Monday night preserving – currant cordial, toffee vodka, redcurrant jelly

What a week of harvest! It’s a full time job when things get going isn’t it? We harvested everything in the below photo on Sunday.
Buster is just making sure things are in order.
Now technically I don’t think toffee vodka is a preserve? Regardless it is going on my Monday night slot as the quickest, simplest vodka recipe we have done so far.  Ste’s Mam mentioned that she had some toffee vodka last Christmas and she really liked it.  We popped a packet of Werthers in a litre of vodka and hey presto, job done. We are shaking it twice a day until the toffees dissolve completely.
The colour isn’t that attractive but we’re told it’s a lovely warming drink on the cold winter nights.  What I didn’t realise is the kilner jar is a 3 litre one!  Not to worry, it’ll be freed up soon for the next item and this won’t take long to dissolve.
Next up was another alcoholic Christmssy drink.
Earlier this year I read on Tricia’s, Tarragon and Thyme blog about cherry brandy and thought we have to give that a go.  We’ve just harvested cherries from a couple of our trees before the birds got to them so the perfect opportunity to give it a go.
Again, it is very simple to do.  We added pierced cherrys to a bottle of brandy and 300g sugar. For extra Christmas feel I popped a cinnamon stick in too. In a couple of months we will strain it all and keep the cherries for something else, no doubt also Christmassy.
Next up on the harvest was the currant bushes. Goodness me they take a while to harvest but it was enjoyable as we all sat around the currant bush and just chatted on together.
We harvested 1.6kg black currants (this time) and 2.5kg red currants. It was our second harvest of black currants, the first lot are in the freezer.
The black currants were made into a super quick cordial and some of the red were too. Recipe as follows:
Put 1kg berries and 300ml water on low heat and simmer for 10 mins. Mash with potato masher to speed things up. Don’t do this is you prefer a clearer juice (you’ll get less cordial for your money if you do that though). Strain through a muslin cloth and the resulting juice should be added to granulated sugar:  for every 500ml liquid add 300g sugar. Stir over low heat until the sugar has dissolved. Add 1tsp citric acid and stir. Bottle into sterilised bottles. It is delicious. These will be used quickly so we didn’t water bath but if they were for Christmas then we’d water bath.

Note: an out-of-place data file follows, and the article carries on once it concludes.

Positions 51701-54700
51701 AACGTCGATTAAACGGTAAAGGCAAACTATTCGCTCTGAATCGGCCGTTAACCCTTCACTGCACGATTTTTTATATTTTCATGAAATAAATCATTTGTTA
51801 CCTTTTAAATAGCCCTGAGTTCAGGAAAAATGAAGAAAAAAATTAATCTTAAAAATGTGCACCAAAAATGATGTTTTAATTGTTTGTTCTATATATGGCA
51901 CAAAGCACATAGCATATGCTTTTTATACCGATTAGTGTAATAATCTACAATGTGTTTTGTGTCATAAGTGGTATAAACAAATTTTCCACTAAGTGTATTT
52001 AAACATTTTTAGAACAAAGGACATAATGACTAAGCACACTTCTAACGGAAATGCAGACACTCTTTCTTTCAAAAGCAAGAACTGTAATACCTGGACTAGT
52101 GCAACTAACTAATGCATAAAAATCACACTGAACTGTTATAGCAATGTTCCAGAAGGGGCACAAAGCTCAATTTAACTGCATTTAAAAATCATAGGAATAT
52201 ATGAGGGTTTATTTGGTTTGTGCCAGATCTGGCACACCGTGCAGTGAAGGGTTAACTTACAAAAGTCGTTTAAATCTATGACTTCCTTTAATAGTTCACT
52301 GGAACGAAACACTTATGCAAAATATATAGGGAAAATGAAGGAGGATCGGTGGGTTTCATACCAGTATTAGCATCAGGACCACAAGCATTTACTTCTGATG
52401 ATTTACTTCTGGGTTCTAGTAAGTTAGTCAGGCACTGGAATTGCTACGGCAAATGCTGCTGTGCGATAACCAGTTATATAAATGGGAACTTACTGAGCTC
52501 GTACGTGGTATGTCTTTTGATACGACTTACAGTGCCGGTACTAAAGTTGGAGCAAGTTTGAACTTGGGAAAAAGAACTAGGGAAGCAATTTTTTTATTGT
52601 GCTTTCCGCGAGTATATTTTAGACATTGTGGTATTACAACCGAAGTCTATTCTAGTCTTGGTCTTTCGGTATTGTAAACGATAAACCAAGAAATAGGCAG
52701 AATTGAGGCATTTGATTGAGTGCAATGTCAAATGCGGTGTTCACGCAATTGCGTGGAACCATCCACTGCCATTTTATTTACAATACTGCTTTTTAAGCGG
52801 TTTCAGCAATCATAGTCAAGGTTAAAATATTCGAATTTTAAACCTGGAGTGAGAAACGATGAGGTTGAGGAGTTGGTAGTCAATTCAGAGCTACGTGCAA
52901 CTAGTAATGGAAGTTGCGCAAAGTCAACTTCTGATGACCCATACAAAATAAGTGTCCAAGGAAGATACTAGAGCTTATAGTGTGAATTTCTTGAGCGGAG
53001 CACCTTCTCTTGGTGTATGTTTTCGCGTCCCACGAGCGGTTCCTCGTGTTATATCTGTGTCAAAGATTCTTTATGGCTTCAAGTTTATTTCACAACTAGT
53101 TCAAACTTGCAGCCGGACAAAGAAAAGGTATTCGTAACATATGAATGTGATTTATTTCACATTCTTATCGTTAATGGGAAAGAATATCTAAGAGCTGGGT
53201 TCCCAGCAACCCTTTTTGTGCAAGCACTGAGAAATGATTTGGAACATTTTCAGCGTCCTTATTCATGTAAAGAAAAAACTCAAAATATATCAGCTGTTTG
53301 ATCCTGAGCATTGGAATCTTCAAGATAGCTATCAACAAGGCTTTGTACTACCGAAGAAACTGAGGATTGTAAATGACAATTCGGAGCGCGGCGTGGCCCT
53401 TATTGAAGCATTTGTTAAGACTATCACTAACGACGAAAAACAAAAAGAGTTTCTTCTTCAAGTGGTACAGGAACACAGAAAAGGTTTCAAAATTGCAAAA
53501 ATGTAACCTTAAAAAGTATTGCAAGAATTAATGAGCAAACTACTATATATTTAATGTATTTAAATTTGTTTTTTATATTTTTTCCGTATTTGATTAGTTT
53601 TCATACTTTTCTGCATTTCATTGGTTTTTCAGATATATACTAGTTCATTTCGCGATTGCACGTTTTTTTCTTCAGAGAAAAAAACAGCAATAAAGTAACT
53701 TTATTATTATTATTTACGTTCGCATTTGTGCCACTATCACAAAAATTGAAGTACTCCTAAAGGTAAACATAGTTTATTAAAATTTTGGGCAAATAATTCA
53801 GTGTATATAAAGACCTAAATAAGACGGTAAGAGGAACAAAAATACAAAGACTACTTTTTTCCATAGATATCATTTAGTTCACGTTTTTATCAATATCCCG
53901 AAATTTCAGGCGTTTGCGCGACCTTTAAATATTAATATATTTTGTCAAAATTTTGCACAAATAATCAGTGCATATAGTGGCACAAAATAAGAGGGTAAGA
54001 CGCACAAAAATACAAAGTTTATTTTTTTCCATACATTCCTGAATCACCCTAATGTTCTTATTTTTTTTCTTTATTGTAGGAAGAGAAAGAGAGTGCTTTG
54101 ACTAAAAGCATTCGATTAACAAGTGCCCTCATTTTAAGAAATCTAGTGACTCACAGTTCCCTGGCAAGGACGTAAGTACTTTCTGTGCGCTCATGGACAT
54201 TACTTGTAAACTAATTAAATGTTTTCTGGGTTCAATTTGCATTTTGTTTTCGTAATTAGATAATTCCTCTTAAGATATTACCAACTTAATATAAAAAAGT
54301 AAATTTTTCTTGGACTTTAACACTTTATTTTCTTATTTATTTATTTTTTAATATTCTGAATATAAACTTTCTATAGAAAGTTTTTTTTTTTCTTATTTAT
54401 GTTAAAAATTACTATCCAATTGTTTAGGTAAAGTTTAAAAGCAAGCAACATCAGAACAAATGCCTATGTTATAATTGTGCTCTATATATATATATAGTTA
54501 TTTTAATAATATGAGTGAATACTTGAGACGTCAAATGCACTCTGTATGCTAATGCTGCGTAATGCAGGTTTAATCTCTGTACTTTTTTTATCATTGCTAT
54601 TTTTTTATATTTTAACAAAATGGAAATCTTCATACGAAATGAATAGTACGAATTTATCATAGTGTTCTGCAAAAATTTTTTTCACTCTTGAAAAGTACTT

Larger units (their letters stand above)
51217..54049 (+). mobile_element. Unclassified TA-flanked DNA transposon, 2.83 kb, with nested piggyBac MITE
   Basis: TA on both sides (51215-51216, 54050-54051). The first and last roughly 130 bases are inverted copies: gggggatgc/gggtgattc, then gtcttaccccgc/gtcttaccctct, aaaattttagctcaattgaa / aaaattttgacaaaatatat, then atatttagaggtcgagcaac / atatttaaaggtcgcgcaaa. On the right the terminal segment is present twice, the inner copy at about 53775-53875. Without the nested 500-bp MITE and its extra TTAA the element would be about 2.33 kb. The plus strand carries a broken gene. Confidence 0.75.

You will see I also made more strawberry jam which I’ve blogged about before. I’m sticking with that recipe as it’s divine and I have received so many compliments for my first batch that I don’t want to change a thing. On potting up, I filled these jars even more than last time, so they were virtually over flowing. Fingers crossed it is as nice and for no mould!
I’ve also started some redcurrant jelly tonight which I’ll finish telling you about tomorrow as when I’ve gone to make the recipe tonight, I need to let it drip overnight.
Here’s what I’ve done for now.
I’ve added 400ml to 1kg currants and simmered for 45 minutes. I’m draining this through a jelly bag tonight ready to finish tomorrow night.
 

Young hen eggs, new life and redcurrant cordial (and menu plan 4)

My blog seems to have had it knickers in a knot with pictures and postings, user error I’m sure, so apologies if you see things twice!  I think I have it fixed now though.  Just in time for this, my 100thblog post!

Of our many chickens, I have 2, a cockerel and a hen that are a special breed to me, Lakenvelder.  I think they’re stunning looking in black, white and red and always draw my attention.  They were 22 weeks old on 23rd July which is the age the book’s say they start to lay, or thereabouts.  Well can you believe that my lovely little hen laid her first small egg on 23rd July!  Good for her!  Once she’s in full swing we will maybe pop a few in the incubator to see if they’re fertile.  I think one more batch this year will probably do us.  We have our second lot of home bred eggs hatching at the moment.  We popped them in the incubator with some eggs (Jersey Giant breed) that we bought from the auction we attended.  We have 5 hatched so far from 20, 4 of our own and 1 auction egg.

Each year we will be hatching a lot of our own birds for laying, eating and selling on.  I know Dawn over on Doing It For Ourselves has had her last lot in the incubator this year, so it’s interesting to see when people stop for the year along with why.  I love the variety in everyone’s blogs that I follow and I learn so much, it really has helped us starting out on this journey and will continue to do so I’m sure.

In kitchen news, Steven is getting into this smallholding lark including the grow your own and make your own.  He’s made redcurrant cordial to sit alongside the blackcurrant cordial he made and my elderflower cordial.  We didn’t have any nice looking bottles for the occasion as it was all rather spontaneous, so they went in sterilised plastic/glass bottles.  I will get some glass ones for items we’re wanting to preserve to keep through winter and into the new year (you have no idea the joy that I feel when I say that, I love being able to “cook for the future”).

The elderflower and blackcurrant cordial are nearly finished and I plan to make jam from the remaining blackcurrants and raspberry vodka from the flush of raspberries that seem to have arrived since the last picking.
I’ve done the usual menu plan over on the blog’s menu plan page that I’m going to try and start using.  So Menu plan 4 for week 31 is out there now.  I’m also going to start a recipe page for recipes that I’ve found I liked and used our harvest well.  I’m not sure if the best format is an additional page or just to include them as part of the blog.  We’ll see.
Red currant cordial, yum
My cockerel